A plan to start a registry of convicted animal abusers in Oneida County advanced through a legislative committee this week but not without questions.
The Board of Legislators’ Health and Human Services Committee passed the proposal on to the full board Wednesday. The measure would establish an website similar to that of sex offenders, with offender’s names, residence, birth dates, photo and a description of the offense and the sentence. Animal shelters and pet sellers would be able to check it to help reduce the chances of putting animals into the hands of known abusers.
Failure to register or owning an animal after an animal-abuse conviction could result in a misdemeanor charge and a fine of up to $5,000 or a year in jail. So could knowingly selling or adopting an animal to an offender.
Exceptions would be made for service animals, as defined by state and federal law, or someone who uses one and lives at the same address as an offender.
A current or previously registered abuser convicted of a subsequent abuse would be put on the registry for life following a second conviction, including any in a county that maintains a registry. When a new conviction is made by any court in the county, the offender’s name is to be sent by the Sheriff’s Office to other law enforcement agencies in the state, including animal control agencies, and to animal shelters, pet sellers, animal-welfare organizations and other related groups.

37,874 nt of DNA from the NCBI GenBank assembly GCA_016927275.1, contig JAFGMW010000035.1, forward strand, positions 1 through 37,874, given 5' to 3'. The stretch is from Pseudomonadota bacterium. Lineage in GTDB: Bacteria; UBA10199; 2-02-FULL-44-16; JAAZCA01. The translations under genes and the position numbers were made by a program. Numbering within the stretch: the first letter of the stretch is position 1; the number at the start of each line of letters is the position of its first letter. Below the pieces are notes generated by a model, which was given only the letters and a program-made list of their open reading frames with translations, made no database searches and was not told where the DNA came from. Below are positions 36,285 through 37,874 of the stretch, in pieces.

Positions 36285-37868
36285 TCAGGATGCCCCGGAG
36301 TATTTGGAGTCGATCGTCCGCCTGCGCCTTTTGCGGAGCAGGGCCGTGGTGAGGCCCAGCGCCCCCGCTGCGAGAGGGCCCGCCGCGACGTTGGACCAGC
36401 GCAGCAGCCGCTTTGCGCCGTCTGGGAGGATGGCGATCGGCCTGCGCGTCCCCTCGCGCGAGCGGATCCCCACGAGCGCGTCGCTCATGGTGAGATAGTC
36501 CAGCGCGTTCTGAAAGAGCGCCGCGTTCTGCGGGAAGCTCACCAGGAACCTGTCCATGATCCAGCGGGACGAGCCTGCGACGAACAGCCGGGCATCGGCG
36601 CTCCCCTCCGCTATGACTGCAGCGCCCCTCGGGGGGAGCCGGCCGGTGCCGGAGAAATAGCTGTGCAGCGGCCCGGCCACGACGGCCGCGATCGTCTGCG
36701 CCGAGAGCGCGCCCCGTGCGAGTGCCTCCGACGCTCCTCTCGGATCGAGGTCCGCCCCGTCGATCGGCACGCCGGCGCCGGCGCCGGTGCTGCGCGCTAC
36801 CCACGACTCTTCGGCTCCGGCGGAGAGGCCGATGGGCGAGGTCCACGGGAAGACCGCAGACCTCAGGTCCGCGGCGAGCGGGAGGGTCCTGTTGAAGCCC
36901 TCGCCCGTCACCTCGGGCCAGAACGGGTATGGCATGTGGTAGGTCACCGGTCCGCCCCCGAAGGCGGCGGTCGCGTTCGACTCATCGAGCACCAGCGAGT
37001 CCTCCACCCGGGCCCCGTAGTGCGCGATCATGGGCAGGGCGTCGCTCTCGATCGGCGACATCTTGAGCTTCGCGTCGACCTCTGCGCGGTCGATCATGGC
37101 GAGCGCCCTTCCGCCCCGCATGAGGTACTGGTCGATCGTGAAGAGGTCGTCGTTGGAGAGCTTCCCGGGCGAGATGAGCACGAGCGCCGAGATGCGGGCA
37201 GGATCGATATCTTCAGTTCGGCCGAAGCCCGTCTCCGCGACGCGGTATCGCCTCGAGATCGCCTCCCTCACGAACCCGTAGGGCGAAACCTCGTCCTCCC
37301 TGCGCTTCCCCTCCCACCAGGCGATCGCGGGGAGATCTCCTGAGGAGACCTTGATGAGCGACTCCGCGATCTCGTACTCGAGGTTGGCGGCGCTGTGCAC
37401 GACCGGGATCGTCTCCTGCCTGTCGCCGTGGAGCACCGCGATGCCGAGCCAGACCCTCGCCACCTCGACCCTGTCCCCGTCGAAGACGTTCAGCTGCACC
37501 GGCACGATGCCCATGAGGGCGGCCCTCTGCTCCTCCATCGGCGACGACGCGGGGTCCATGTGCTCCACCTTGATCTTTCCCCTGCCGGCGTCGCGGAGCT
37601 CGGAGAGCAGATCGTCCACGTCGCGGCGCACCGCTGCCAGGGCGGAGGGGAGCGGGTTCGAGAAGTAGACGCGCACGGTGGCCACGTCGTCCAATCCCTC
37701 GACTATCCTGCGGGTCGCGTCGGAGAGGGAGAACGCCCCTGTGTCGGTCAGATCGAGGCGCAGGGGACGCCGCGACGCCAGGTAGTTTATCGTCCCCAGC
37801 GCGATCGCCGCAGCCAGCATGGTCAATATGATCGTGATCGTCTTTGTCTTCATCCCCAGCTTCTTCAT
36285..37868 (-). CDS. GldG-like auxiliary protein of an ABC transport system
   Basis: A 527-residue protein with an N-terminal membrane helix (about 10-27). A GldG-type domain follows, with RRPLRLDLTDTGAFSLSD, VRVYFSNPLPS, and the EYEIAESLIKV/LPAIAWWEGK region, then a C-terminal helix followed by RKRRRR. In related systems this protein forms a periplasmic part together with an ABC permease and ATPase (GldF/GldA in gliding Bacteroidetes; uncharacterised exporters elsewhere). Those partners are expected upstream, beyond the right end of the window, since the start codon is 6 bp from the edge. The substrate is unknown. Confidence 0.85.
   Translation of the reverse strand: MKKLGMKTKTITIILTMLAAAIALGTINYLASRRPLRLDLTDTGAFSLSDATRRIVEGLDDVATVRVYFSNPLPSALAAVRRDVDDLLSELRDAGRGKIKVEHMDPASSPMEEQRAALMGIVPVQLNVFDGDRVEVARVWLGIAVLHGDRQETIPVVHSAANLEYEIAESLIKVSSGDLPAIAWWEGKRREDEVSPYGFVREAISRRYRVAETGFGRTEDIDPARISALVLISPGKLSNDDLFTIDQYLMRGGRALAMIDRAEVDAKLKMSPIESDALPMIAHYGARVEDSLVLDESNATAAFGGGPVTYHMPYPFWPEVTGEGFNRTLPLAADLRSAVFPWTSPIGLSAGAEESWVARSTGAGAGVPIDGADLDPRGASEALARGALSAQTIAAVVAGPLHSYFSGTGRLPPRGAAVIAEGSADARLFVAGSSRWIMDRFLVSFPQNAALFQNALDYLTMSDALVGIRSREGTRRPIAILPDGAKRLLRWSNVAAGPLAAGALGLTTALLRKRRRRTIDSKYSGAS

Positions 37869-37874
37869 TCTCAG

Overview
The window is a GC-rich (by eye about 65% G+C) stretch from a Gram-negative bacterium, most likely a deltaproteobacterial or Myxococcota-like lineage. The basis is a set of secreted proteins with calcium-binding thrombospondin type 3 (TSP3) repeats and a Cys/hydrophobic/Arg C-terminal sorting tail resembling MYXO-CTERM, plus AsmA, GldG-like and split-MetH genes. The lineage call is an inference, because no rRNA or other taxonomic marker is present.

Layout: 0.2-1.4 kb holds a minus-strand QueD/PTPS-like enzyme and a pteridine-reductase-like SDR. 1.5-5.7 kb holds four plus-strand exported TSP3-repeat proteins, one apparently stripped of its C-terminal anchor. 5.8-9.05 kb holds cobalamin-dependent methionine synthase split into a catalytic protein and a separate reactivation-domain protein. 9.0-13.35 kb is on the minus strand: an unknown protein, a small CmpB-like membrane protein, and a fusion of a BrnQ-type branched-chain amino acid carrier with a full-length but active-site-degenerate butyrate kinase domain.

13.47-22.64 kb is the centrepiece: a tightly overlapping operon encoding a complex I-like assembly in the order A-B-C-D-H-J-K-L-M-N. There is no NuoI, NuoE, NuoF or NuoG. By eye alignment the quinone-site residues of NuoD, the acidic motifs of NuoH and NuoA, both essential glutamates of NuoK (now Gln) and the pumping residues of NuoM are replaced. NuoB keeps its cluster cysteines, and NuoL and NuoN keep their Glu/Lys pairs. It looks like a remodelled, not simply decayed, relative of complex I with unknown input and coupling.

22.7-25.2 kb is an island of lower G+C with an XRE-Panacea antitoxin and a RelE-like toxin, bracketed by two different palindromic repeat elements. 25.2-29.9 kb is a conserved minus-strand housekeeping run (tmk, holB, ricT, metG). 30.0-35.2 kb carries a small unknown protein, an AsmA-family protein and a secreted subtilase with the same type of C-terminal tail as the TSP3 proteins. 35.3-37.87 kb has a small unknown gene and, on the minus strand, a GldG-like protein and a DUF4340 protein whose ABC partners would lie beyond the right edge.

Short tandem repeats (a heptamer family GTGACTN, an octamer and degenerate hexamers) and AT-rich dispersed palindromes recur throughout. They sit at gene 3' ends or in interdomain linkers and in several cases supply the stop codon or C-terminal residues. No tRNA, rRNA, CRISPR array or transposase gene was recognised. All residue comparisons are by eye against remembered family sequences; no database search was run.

Authorities expect only a few offenders would be listed as cases are rare. Albany County’s registry has only about five offenders listed, and there are only about 25 in all of New York City, Sheriff Rob Maciol told the committee. Those convicted would be charged a $125 fee to cover administrative costs.
Maciol said livestock auction operations can be among those specifically notified when someone is convicted of animal abuse.
Legislator Michael Brown, Dist. 12 of Rome, asked how the plan would affect hoarders. If animals are not being cared for, the case would be covered, Maciol said. Legislator Keith Schiebel, Dist. 1 of Vernon, Verona and Sherrill, asked about the effects on livestock farming. Maciol said law enforcement personnel typically understand the different standards regarding pets and livestock. “If there’s a farmer abusing an animal, that would be charged accordingly,” he said.